BJJ Satire

Purple Belt Actually Shows Up To Warm Up

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Ancient religious texts the world over speak of events that are so rare, so inexplicable and unearthly that only one term can be assigned to describe them– miracles. Indeed, such was the case when, last Wednesday, one of the longest-held stereotypes in jiu-jitsu was broken. Not just broken, but shattered like a shoulder held too long in a kimura. Yes, it was last Wednesday that Samuel Drake, a local purple belt, showed up for warm-ups. 

Not only did he show up in time for this dreaded pre-class ritual, but he showed up in time to do some light hopping motions and hip movement exercises before any actual group participation began. The other class members looked on with skepticism as if watching a man possessed, someone who couldn’t be accountable for their actions. 

It was, however, a blue belt that finally approached Drake to see the motivation behind his uncharacteristic timeliness for class. Drake responded, “Bro, you don’t get it. I was thinking the other day, right? If the blue belt is an underachiever’s black belt, I’m basically a red belt to the plebs and untrained masses. Bro, I can’t be squandering that status.” 

The class commenced and Drake did all the warm-up exercises: the high-knees, the buttkicks, he shuffled in, he shuffled out, he forward-rolled, backward-rolled, and even shrimped. 

The instructor made a joking remark to Drake in front of the class once technique started, sharing everyone’s shock that he was, in fact, there for warmups. 

Drake then stayed the entire class, even rolling reasonably well. Afterward, some of his training partners approached him to joke about his uncharacteristic participation. He nodded with a self-satisfied squint in his eyes, saying, “I don’t know where to go from here. I’m a god in the eyes of the untrained masses. So leading by example seems like the right thing to do.” 

At this point, witnesses say that everyone shared an unsure glance, concerned for Drake’s perception of reality. Despite this, Drake continued, unwavering in his conviction, “I mean, where do you go from here? Red belt is the highest rank there is, right? I guess I’ll have to make my own ranks from now on.” 

Everyone went home after training, but the uneasiness surrounding Drake’s behavior remained. One student, a brown belt named Rex Howard, remarked to his wife over dinner that this was a culmination of odd behavior. Howard recalled that, upon receiving his purple belt, Drake remarked that his new belt meant more than just a different color wrapped around his waist he was now officially a “mat shark” and that the “ground was his ocean.” 

After his promotion, he started referring to blue belts as though they were of lesser status at the gym than him. He even scoffed at one blue belt’s attempts to get the attention of a notable female black belt via social media. A misguided attempt? Sure. But the blue belt meant no harm.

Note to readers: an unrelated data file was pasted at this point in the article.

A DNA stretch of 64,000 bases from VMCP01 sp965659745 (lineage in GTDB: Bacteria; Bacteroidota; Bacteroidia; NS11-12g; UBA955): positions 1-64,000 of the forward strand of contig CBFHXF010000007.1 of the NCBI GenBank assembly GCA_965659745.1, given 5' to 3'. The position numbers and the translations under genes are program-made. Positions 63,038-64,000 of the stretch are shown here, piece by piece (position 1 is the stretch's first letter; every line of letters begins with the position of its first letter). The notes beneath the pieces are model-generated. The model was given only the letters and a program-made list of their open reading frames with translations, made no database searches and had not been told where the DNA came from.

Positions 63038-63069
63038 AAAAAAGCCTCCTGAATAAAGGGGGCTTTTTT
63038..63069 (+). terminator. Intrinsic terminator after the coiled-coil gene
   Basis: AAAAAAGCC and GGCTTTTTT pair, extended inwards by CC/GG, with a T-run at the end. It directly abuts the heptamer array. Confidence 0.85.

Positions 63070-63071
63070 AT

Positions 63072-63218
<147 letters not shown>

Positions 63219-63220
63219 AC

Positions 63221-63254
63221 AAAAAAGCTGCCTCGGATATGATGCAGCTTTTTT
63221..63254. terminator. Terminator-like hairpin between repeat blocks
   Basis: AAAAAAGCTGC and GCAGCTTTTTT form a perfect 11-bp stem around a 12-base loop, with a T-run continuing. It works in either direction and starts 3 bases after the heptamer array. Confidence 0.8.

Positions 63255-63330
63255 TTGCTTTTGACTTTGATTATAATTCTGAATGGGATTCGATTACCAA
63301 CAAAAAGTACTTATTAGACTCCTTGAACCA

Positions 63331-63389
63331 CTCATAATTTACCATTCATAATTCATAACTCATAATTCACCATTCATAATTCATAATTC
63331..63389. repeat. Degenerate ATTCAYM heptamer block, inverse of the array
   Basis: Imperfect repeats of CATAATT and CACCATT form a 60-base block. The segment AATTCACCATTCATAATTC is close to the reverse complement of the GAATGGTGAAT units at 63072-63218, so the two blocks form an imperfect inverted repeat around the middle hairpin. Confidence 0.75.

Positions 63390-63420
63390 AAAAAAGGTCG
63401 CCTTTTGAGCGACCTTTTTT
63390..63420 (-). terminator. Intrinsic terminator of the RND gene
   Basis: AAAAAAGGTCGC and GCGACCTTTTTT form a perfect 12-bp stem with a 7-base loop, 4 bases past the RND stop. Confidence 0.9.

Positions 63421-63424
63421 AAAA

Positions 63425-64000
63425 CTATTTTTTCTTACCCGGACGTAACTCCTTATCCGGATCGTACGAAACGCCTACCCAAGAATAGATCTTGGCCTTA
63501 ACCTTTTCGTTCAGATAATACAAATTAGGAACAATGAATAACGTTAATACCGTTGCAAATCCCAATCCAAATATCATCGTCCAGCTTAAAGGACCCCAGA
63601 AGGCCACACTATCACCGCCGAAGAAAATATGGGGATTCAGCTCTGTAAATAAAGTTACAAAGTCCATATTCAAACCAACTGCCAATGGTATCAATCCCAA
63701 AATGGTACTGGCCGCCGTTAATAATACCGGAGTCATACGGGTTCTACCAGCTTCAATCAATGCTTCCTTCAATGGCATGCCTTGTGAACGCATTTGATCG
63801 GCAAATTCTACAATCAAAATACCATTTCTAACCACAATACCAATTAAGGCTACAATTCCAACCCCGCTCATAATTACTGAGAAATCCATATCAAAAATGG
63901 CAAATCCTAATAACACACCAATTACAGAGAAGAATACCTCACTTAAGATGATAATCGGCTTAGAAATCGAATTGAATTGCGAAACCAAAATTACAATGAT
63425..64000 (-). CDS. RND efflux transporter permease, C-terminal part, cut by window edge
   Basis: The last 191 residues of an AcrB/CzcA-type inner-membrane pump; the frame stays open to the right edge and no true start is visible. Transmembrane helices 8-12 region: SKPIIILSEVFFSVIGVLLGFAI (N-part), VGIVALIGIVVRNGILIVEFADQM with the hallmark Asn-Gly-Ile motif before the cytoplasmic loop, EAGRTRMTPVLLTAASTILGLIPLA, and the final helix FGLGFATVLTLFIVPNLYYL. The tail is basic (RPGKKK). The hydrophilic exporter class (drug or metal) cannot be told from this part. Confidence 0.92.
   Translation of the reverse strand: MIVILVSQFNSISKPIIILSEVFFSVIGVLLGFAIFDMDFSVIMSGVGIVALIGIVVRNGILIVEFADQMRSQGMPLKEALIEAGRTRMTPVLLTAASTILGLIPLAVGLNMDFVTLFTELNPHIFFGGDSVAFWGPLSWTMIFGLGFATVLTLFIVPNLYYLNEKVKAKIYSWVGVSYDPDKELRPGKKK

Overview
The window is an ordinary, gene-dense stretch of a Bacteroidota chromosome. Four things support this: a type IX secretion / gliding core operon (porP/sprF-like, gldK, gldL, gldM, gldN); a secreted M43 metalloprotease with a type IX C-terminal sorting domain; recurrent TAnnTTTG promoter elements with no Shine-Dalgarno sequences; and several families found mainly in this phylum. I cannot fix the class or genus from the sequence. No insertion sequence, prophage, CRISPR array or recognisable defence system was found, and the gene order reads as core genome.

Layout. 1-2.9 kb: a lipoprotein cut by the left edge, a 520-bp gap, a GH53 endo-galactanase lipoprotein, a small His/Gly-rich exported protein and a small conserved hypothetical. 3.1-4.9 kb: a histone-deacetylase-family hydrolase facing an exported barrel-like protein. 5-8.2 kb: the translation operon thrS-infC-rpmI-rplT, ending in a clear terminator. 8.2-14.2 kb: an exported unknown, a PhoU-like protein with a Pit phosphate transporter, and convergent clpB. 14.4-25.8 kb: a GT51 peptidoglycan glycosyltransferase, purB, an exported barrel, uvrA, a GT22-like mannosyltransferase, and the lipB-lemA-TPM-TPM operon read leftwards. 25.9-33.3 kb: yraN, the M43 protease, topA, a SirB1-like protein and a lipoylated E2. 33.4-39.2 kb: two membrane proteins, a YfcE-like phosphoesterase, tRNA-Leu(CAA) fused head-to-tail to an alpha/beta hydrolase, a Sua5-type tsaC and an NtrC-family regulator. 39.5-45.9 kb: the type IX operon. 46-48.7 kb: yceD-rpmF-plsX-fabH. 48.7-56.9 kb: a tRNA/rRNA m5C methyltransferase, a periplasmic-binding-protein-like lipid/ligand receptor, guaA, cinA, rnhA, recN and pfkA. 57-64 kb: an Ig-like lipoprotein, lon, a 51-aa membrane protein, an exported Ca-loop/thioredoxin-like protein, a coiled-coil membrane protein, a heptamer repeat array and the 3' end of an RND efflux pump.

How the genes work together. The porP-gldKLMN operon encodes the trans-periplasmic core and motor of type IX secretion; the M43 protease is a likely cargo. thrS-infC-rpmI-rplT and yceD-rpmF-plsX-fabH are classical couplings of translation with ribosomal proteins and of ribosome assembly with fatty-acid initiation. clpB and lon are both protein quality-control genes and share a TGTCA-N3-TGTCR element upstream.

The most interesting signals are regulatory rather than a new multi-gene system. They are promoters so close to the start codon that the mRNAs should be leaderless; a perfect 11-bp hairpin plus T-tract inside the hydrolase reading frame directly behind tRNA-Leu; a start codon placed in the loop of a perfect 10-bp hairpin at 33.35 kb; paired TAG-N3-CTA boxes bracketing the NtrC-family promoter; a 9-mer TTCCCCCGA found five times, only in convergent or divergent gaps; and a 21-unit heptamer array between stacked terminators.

The next day, Drake showed back up at the gym for training. He was, again, in time for warmups. He started to work with lower ranks during drilling, adding in details that were different–sometimes in direct contrast– from the instructor demonstrations. 

Howard approached Drake to tell him maybe to calm down with the ego trip to which Drake, still engorged with delusional grandeur, replied, “to you, I may be only a purple belt. But to the untrained? I’m a red belt.” 

Howard then rolled his eyes and asked, “What does that make me then? I’m a brown belt.” Drake scoffed and replied, “What’s a lion who doesn’t even know how to roar? Nothing. Just a silent lion without a pride sitting around, having to convince others and himself that he’s a lion. A real lion would never have to convince others of anything.”

It was at this point that Howard knew this was going to be a problem. 

He went over to his professor and asked him what they were to do. Without missing a beat, the professor nodded toward a new white belt in the gym, a D1 wrestler who wanted to expand his grappling knowledge. Howard’s eyes widened in anticipation of the cleansing to come.

Drilling concluded, and it was time to start rolling. The class’s professor told Drake to start rolling with the wrestler. The instructions were simple. Start standing. 

They slapped hands, bumped fists, and the wrestler wasted no time. He hit a double leg immediately and used his excellent hips to smash Dakes’s guard and pass. A look of distress now appeared on Drake’s face as he finished the round under the wrestler’s mount for five minutes. 

Drake, however, saw it differently and immediately stood up, boasting about his ability to swim in that water or something along those lines. 

We reached out to multiple witnesses. But the accounts were all differing. They amounted to some inane drivel about sharks, the ocean, and meals. It was all very unclear. 

Class ended, and it was time to bow out, but the professor started awarding some stripes, so everyone stayed after. Drake’s face was filled with enthusiasm as he took a surreptitious step forward, asserting himself from the rest of the group.

Despite this, however, he received no new promotion and quietly walked off the mats. 

The next day, class started, and Drake was not at warmups. He did, however, show up for the latter half of technique and sparring. When someone asked him why he wasn’t at warmups, he shrugged and said, “I’m a purple belt. Are we ever at warmups?!”



Jeff Nelson is a brown belt under Danilo Cherman of Team Nova Uniao. He started training jiu-jitsu in 2014, and he always complains about Star Wars on his personal Instagram account.

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